Well, I've given up quite some income. I don't have the job that I had, but that now is not so important to me. I've found myself in sometimes uncomfortable social situations. But again, that is a price that I am prepared to pay. I'm doing something that has meaning and purpose as far as I'm concerned. For me it's also part of a transition to an environment where one is thinking more about society and meaningfulness and less about the meaningless consumerism of the everyday Western world.

  • What would be your vision for the future?

    My dream is for there to be a revolution in people's consciousness, in terms of what is going on and what it is doing to Israeli society. I am sad that probably the only way that could happen is if things get worse in one way or another. That could be... which isn't the prospect right now... but that could be by there being far more terrorist attacks or by a great alienation of Israel by the outside world. I could see all kinds of possible scenarios, or a very painful process, which may happen around the disengagement. On a personal level, I'm sorry or I'm not happy that in some way people will have to suffer for things to change, but that's probably the only way. As long as it's at a sort of pinprick level, which is the level it is at the moment in terms of Israeli consciousness, people can deal with it and move on and not face the deeper issues and go on like that forever.

  • What are you calling a "pinprick"?

    Well, a suicide bomb every two or three months is a pinprick. That's a level we have learned to live with. People adapt their lives, parents don't want kids to take busses so much and they're nervous when they see people that look like Arabs in public places. But those are things you can live with, in a way. It's difficult to make major changes in the way one looks at the world and in the same way it's difficult for an individual it's equally difficult for a society. Is there anything you'd like to add? I'm now also involved in another group called Israel 2020 which is an NGO that has been formed in the last year which is trying to build a new vision... a vision of a new Israel in the year 2020. It's sad that because of the concept of being in constant survival mode, Israel does little in the way of long-term planning. It's clear that the vision of the Zionist founders of the State of sixty to seventy years ago is no longer relevant. So there has to be something that replaces it. And there are many different ethnic groups... there are a lot of problems. Thirty years ago Israel was a highly egalitarian society. Economically it's now a terribly polarized society with many hugely rich and many very poor people.1 I'm glad to say there are people who are concerned about this and what to change that.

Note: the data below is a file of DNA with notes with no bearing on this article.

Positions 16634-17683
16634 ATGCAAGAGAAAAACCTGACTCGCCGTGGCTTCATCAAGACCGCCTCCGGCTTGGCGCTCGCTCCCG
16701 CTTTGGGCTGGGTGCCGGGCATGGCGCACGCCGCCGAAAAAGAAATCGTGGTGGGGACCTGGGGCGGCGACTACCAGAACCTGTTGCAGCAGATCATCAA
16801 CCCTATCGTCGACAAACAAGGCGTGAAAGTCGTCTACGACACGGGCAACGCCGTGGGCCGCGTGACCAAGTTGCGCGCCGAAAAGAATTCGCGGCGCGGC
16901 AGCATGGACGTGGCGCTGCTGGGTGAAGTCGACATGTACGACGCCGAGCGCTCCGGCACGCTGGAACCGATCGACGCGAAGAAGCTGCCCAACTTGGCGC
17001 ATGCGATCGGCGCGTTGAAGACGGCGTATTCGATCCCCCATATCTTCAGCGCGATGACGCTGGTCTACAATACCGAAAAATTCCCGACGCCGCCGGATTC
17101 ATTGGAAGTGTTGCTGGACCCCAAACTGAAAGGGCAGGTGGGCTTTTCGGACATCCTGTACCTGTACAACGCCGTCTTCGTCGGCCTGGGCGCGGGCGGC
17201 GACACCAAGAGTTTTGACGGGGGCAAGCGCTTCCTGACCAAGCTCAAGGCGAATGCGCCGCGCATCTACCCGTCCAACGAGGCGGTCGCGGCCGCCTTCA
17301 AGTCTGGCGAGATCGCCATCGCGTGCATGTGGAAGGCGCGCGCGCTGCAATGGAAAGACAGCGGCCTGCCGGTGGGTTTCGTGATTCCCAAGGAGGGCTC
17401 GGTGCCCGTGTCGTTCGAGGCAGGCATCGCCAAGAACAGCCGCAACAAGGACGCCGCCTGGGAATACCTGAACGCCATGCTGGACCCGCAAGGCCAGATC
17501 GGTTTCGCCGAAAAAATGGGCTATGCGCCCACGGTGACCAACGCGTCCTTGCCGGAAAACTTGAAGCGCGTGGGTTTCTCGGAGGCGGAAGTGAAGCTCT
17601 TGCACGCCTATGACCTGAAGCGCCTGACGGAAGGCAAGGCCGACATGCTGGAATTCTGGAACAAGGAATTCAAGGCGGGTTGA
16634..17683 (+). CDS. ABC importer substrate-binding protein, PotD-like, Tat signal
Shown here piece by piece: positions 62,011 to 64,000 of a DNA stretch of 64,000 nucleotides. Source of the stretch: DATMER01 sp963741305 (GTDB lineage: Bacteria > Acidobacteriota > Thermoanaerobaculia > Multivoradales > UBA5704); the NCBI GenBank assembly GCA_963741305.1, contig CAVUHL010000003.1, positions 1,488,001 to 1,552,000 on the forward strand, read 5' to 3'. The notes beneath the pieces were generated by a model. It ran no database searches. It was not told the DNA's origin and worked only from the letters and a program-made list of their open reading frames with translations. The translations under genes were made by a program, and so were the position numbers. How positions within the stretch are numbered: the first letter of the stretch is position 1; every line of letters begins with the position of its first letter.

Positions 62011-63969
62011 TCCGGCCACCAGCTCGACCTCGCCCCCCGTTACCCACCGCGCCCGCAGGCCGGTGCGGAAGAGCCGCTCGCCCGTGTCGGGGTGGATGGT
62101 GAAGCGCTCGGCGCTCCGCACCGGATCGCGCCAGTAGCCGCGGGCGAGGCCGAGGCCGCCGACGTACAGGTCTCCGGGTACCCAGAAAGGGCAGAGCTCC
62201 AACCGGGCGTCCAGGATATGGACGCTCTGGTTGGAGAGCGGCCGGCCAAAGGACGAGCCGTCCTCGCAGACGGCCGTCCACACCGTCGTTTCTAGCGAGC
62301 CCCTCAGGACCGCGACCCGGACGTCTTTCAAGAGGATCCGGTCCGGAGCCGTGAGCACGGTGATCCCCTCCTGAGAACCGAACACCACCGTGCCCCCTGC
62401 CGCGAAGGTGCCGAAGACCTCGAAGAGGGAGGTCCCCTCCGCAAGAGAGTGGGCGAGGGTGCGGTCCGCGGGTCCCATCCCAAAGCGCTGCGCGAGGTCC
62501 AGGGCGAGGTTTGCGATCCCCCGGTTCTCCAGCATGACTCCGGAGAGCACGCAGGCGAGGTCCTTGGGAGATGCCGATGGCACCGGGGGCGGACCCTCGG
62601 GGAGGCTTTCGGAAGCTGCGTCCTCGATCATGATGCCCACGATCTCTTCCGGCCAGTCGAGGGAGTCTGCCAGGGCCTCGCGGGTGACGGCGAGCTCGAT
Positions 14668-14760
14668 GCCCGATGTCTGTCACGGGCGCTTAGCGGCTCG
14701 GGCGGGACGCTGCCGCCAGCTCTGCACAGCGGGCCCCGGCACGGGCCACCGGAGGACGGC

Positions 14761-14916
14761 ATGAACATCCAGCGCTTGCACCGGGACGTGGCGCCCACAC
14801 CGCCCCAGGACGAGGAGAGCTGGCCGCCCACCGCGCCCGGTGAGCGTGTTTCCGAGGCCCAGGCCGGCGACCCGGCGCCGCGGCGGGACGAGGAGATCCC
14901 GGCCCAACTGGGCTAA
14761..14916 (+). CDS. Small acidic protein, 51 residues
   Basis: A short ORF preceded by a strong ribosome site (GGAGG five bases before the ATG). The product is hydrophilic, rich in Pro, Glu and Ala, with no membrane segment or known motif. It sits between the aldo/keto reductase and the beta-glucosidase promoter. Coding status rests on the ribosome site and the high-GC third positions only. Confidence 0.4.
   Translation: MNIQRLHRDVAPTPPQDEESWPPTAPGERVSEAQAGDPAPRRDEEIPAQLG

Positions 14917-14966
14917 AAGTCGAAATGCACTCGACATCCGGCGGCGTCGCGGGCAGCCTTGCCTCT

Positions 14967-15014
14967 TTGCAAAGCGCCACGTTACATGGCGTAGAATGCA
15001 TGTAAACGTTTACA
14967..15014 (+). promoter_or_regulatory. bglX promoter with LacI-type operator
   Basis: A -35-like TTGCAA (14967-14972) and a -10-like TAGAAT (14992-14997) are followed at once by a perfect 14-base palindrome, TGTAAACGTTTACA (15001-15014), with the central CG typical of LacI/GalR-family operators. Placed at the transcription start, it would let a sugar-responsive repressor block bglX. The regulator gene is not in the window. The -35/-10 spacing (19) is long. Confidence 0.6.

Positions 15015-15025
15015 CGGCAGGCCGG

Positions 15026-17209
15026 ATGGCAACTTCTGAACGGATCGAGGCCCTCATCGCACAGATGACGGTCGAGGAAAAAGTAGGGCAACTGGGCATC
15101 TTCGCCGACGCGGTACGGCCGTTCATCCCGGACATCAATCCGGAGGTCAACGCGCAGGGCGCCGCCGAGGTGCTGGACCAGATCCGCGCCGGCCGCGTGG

• 1. See, Cohen, Yinon. Gender, Ethnic, and National Earning Gaps in Israel: The Role of Rising Inequality. Tel Aviv: University of Tel Aviv Press, 2003.

  • Let's talk about previous peace processes. Where did they succeed and fall short?

    One was the process with Egypt at the end of the 1970's. Up to that point, Israel was not officially recognized by any Arab country. For Israel, that was such a relief, to get the acceptance, the acknowledgement from an Arab country, to be prepared to pay the price that it had to pay. I think there was also something balanced, in a way. Israelis won a resounding victory over the cocksure and foolish Arab leadership in 1967. Egypt and Syria succeeded in mounting a surprise attack on Israel in 1973 so it was like, "we are even," in a way. So as much as the Arabs were humiliated by their defeat in 1967, the Israelis were embarrassed and anguished by the surprise attack. That's some background in a way, there was some balance so now we could settle some scores. I think the Oslo Peace Process succeeded in that it did create the foundation for a future Palestinian state, of a relationship between Israel and a future Palestinian state. In one sense, that is a huge achievement because again, it was unthinkable before. It failed because both sides afterwards basically didn't trust the other and both sides thought they could screw the other. And the thing fell into terrible disrepute. It created unrealistic hopes for what it was which then gave way to deep disappointment and distrust which takes more time to resolve.

  • What has to be done differently next time around?

    I think there has to be far, far more humility on the Israeli side. I'm not quite sure how that can be achieved except at a very painful cost if the Palestinians would succeed in inflicting considerable pain on the Israelis. One respects strength... strength and achievement. The Israelis gained a great deal of respect for the Hezbollah guerillas in southern Lebanon. They were very effective. They made life hell for the Israeli troops in southern Lebanon, as a result of which Israeli troops had to withdraw. I would love to see an environment wherein Israelis who were involved in negotiations with Palestinians could really try and learn and understand and respect the Palestinians... because there is such arrogance from the Israelis towards the Palestinians and the Palestinians are super-sensitive to that. That fouls it up.